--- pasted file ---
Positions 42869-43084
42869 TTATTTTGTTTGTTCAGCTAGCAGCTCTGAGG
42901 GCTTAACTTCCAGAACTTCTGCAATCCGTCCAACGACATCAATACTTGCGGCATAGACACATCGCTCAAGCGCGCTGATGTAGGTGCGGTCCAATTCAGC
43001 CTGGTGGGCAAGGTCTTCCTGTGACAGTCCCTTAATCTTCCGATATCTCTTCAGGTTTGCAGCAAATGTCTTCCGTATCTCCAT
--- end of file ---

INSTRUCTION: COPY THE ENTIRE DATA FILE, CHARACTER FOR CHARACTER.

Positions 42869-43084
42869 TTATTTTGTTTGTTCAGCTAGCAGCTCTGAGG
42901 GCTTAACTTCCAGAACTTCTGCAATCCGTCCAACGACATCAATACTTGCGGCATAGACACATCGCTCAAGCGCGCTGATGTAGGTGCGGTCCAATTCAGC
43001 CTGGTGGGCAAGGTCTTCCTGTGACAGTCCCTTAATCTTCCGATATCTCTTCAGGTTTGCAGCAAATGTCTTCCGTATCTCCAT